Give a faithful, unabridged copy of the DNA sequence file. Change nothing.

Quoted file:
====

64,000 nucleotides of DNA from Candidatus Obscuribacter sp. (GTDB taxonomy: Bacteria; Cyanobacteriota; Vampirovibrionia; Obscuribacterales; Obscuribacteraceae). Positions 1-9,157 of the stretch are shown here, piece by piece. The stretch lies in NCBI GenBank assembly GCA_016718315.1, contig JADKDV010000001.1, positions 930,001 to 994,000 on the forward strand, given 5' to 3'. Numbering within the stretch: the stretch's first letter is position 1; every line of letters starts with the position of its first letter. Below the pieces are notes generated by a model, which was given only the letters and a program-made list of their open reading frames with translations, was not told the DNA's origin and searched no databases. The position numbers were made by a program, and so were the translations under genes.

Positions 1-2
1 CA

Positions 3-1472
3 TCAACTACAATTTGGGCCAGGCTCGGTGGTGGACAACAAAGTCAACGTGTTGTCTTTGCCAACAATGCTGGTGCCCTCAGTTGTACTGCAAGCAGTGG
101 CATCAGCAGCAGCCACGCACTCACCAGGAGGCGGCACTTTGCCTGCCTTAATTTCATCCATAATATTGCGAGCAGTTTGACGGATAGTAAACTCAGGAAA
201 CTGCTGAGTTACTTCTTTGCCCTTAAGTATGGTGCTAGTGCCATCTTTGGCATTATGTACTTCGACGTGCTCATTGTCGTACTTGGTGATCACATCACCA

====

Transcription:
64,000 nucleotides of DNA from Candidatus Obscuribacter sp. (GTDB taxonomy: Bacteria; Cyanobacteriota; Vampirovibrionia; Obscuribacterales; Obscuribacteraceae). Positions 1-9,157 of the stretch are shown here, piece by piece. The stretch lies in NCBI GenBank assembly GCA_016718315.1, contig JADKDV010000001.1, positions 930,001 to 994,000 on the forward strand, given 5' to 3'. Numbering within the stretch: the stretch's first letter is position 1; every line of letters starts with the position of its first letter. Below the pieces are notes generated by a model, which was given only the letters and a program-made list of their open reading frames with translations, was not told the DNA's origin and searched no databases. The position numbers were made by a program, and so were the translations under genes.

Positions 1-2
1 CA

Positions 3-1472
3 TCAACTACAATTTGGGCCAGGCTCGGTGGTGGACAACAAAGTCAACGTGTTGTCTTTGCCAACAATGCTGGTGCCCTCAGTTGTACTGCAAGCAGTGG
101 CATCAGCAGCAGCCACGCACTCACCAGGAGGCGGCACTTTGCCTGCCTTAATTTCATCCATAATATTGCGAGCAGTTTGACGGATAGTAAACTCAGGAAA
201 CTGCTGAGTTACTTCTTTGCCCTTAAGTATGGTGCTAGTGCCATCTTTGGCATTATGTACTTCGACGTGCTCATTGTCGTACTTGGTGATCACATCACCA